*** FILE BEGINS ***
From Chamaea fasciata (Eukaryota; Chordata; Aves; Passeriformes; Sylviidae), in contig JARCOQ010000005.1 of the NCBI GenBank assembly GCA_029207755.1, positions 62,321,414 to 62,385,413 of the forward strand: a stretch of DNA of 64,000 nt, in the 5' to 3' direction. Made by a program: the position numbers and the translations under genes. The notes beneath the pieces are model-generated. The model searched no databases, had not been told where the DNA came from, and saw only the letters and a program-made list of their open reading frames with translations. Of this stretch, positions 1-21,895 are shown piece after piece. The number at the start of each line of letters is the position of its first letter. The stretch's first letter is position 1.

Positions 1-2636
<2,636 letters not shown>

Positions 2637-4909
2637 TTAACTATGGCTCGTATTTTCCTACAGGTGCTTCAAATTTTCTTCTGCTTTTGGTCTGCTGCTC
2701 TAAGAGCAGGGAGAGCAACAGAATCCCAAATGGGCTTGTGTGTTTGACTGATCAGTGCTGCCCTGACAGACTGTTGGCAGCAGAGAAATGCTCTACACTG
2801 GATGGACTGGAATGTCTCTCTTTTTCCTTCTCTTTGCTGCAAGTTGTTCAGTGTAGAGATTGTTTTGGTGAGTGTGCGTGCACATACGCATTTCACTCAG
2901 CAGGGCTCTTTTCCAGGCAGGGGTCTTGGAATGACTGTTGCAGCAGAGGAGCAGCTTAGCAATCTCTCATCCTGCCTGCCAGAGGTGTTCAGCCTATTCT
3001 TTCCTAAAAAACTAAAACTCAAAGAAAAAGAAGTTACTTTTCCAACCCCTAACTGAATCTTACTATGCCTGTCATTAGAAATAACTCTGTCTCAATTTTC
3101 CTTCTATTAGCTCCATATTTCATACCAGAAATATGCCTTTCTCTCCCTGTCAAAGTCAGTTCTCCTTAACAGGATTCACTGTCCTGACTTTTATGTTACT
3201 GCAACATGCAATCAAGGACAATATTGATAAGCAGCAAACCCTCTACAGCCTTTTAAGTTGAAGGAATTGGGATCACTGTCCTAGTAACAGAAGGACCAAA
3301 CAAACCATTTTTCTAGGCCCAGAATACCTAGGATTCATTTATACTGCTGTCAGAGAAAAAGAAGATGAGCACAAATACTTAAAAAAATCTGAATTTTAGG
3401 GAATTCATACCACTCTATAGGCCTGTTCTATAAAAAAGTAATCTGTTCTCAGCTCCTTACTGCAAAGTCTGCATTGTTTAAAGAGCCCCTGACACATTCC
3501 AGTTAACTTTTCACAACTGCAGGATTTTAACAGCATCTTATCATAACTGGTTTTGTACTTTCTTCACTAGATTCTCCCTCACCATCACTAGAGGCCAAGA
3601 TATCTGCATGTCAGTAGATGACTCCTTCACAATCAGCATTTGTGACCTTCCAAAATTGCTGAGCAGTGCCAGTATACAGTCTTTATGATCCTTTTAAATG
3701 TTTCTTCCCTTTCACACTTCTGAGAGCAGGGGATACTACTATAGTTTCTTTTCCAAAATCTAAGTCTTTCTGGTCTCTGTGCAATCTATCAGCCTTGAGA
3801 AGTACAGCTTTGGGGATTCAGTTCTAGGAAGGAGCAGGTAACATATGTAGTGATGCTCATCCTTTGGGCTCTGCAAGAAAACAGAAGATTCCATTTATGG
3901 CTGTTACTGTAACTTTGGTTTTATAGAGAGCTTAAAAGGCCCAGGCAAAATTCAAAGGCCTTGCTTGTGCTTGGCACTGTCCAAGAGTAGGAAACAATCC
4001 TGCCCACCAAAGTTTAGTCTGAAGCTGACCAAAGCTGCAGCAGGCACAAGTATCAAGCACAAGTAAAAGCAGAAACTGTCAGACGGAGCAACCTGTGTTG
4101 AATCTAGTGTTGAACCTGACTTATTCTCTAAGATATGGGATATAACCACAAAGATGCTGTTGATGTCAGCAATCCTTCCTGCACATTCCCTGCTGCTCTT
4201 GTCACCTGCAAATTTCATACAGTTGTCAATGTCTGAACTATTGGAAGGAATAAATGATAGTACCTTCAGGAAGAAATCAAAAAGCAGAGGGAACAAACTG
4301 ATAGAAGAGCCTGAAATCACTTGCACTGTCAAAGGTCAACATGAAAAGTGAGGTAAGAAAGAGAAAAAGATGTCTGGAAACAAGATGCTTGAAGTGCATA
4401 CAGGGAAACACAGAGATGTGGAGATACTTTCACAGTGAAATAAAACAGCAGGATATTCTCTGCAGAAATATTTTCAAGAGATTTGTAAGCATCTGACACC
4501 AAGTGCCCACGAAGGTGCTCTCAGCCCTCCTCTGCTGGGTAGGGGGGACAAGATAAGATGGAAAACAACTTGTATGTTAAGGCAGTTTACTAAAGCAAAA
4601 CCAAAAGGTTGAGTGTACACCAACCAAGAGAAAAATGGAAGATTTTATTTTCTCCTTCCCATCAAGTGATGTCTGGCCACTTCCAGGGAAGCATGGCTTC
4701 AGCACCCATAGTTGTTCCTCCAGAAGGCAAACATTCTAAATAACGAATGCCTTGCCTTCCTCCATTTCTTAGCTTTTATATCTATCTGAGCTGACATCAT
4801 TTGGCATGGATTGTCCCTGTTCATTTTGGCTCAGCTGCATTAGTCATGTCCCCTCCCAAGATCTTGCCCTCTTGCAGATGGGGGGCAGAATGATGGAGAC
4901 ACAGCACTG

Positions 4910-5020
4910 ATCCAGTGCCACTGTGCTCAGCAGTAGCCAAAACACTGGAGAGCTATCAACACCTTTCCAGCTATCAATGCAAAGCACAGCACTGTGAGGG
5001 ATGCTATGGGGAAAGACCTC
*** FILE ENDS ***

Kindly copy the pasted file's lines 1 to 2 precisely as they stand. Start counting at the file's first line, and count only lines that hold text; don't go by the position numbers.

From Chamaea fasciata (Eukaryota; Chordata; Aves; Passeriformes; Sylviidae), in contig JARCOQ010000005.1 of the NCBI GenBank assembly GCA_029207755.1, positions 62,321,414 to 62,385,413 of the forward strand: a stretch of DNA of 64,000 nt, in the 5' to 3' direction. Made by a program: the position numbers and the translations under genes. The notes beneath the pieces are model-generated. The model searched no databases, had not been told where the DNA came from, and saw only the letters and a program-made list of their open reading frames with translations. Of this stretch, positions 1-21,895 are shown piece after piece. The number at the start of each line of letters is the position of its first letter. The stretch's first letter is position 1.

Positions 1-2636